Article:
“Don’t be silly: I receive excellent wines even from Italy.”
“But they are too few: our history stretches back 2,000 years and these [Californians] have already outpaced us in ten short years. It goes without saying: I’m furious. If I had my way, I’d drown all those guilty of this crime, the authorities and the enotechnicians.”
“Isn’t there a saying in the Veneto, Veronelli? Co l’acqua toca ‘l cul tutti impara a nodàr [“When the water touches one’s ass, one learns to swim.”] We [Italians] will learn to swim.”
“If I had my way, I’d drown them all in their wines. They taste worse than water.”
How is it possible – I ask referring back to the first and last “provisions” above – that after all these years our enotechnicians don’t know about the use of barriques? [boldface mine]
(Catalogo dei vini d’Italia, ed. Luigi Veronelli, Milan, Mondadori, 1983, pp. 8-9, translation mine.)
On May 20, 1983, he recounts in the following pages, Veronelli organized a seminar for winemakers and journalists at Palazzo Antinori in Florence: the featured speaker was the “dean” of Californian winemaking, Russian-born and French-trained, André Tchelistcheff, who introduced the use of barrique aging and modern winemaking techniques to Californian winemakers beginning in the late 1930s. In the final passage, he stridently declares that barrique aging is a “sine qua non” for long-lived wines and he notes, such wines will live side-by-side with Italy’s younger wines (and he makes a highly important distinction: wines intended to be consumed young should not be barriqued, while age-worth wines should be). He points to the following Italian winemakers who have already achieved success in their experimention with barrique aging: Incisa della Rocchetta, Antinori, Gaja, Ca’ del Bosco, Maculan, Ronchi di Cialla, Castelluccio, Abbazia di Rosazzo, Castello di Volpaia, and Podere Castellare. It’s interesting to note that he does not include his fellow traveler Giacomo Bologna in this list (since many believe that Bologna, with the famed Bricco dell’Uccellone, was the first to produce a barriqued wine in Piedmont).
In my time, I’ve drunk some great Super Tuscans, wines, which, by definition, have been aged in barriques.** I remember well my early years in Italy (1989-92) when I drank some famous vintages (notably 1985) of Sassicaia, Ornellaia, and Pergole Torte etc., thanks to my friends the Marcucci brothers in Bagno Vignoni near Montalcino. Over the last few years, I’ve also had the chance to taste some of these wines again in NYC — now among Italy’s most collected and coveted. Although I don’t care for these wines, I believe that they paved the way for other Italian wines to make it to this country by showing the world that Italy could produce world-class Bordeaux-style wines. Is barrique so bad? The answer is no: historically, oak can be good when it is used judiciously, with the right grapes. Veronelli certainly saw the future of Italian wine and we certainly shouldn’t begrudge him for that.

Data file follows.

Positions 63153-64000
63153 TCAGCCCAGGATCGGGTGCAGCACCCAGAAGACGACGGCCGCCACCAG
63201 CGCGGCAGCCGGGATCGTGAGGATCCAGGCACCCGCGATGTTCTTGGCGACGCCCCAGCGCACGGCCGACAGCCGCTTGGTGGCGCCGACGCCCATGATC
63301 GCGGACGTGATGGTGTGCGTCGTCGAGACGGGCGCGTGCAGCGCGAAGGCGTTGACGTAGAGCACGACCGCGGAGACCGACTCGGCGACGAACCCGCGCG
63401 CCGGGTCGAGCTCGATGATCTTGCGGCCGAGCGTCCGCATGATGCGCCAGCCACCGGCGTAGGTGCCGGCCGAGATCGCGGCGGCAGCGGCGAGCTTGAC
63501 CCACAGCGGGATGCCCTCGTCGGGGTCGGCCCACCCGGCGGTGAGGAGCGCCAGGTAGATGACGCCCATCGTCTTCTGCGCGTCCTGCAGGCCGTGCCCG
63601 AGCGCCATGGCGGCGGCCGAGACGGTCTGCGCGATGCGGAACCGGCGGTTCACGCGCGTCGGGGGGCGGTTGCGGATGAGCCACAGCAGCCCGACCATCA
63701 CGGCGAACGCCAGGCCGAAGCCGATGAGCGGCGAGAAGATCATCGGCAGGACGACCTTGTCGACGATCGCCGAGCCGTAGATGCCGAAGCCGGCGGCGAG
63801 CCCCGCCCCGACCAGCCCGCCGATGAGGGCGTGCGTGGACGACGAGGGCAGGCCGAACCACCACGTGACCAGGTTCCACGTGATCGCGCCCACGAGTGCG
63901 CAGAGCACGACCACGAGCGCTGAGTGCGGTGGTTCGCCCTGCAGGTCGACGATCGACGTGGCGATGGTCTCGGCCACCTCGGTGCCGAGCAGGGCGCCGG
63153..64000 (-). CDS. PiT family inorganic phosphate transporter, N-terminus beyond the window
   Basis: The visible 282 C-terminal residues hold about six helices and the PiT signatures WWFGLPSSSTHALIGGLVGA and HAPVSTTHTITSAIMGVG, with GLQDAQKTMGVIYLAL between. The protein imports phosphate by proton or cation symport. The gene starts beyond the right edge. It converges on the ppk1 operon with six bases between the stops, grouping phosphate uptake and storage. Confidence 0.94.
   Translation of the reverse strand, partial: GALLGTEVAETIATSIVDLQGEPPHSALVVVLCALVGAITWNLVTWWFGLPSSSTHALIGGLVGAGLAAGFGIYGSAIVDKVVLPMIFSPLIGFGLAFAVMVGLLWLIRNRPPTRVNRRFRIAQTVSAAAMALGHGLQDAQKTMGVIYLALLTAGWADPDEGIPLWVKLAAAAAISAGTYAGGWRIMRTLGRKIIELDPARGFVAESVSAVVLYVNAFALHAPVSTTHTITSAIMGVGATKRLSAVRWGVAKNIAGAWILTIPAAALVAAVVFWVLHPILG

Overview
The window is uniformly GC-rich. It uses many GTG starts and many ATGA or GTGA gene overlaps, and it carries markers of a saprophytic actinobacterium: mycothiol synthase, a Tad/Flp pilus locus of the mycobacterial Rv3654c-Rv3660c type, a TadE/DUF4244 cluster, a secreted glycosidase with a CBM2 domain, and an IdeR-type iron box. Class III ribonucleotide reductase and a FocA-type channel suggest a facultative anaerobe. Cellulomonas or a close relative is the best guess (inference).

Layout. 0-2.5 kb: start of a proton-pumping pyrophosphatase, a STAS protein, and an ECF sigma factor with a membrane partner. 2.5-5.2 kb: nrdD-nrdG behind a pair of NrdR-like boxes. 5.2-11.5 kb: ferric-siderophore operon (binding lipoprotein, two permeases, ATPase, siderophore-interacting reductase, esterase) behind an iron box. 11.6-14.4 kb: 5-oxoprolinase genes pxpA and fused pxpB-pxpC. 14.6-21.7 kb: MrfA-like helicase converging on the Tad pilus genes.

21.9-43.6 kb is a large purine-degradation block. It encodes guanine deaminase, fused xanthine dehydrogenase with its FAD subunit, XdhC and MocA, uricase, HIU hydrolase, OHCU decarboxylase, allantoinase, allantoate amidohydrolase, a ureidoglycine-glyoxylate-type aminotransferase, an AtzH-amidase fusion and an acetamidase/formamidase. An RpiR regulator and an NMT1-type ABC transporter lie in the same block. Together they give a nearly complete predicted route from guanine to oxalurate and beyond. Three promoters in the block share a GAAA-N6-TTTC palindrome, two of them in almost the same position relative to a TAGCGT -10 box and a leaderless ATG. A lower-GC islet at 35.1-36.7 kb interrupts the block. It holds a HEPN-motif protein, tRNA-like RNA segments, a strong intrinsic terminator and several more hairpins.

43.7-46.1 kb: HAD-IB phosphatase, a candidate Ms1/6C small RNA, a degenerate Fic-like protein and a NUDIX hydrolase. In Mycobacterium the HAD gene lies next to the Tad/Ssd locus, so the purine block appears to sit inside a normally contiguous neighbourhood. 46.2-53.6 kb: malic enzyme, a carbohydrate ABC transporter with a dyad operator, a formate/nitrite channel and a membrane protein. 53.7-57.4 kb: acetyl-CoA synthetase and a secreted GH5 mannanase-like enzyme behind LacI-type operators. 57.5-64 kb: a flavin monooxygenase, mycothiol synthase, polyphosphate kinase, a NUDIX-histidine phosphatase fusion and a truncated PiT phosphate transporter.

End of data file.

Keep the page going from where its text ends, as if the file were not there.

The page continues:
Above: the beloved Luigi Veronelli, food and wine writer and historian, publisher, and a guiding light in the Italian renaissance of gastronomy and enology.
* Veronelli uses Nettuno or Neptune, the Latin name for Poseidon, in the original. I’ve translated it as Poseidon because the Greek name is more commonly used in English, especially when accompanied by the deity’s pseudonym, Ennosigaios.
** At least one Italian wine authority, Franco Ziliani, indicates that Nicolas Belfrage coined the term Super Tuscan (to denote fine Tuscan wines classified as vino da tavola or table wines) and was the first to use it in 1985.
Veronelli “subversive” editor and activist (just the facts)
Above: the jacket for one of the few extant exemplars of Pino Bava’s Italian translation of De Sade’s Historiettes, contes, et fabliaux with illustrations by Italian artist Alberto Manfredi, published by Veronelli in 1957. Veronelli was sentenced to prison for obscenity that same year but never served time. The book was one of the last burned publically in Italy (image courtesy of Veronelli Editore, Bergamo).
Later in the year, when I met my dissertation adviser and sometimes collaborator professor Luigi Ballerini for a holiday drink, he reminded me that he was working at Rizzoli Editor in Milan in 1964 when Rizzoli published Veronelli’s now required-reading Cocktails. Luigi (Ballerini) has many fond memories of the congenial Veronelli, including a dinner hosted by Veronelli at his home in San Siro (Milan) to thank his editorial staff. “It was the first time I tasted Château d’Yquem,” said Luigi (Ballerini), who was 24 years-old at the time of their meeting, “Veronelli held it up to the light and showed us how it turned emerald in color.”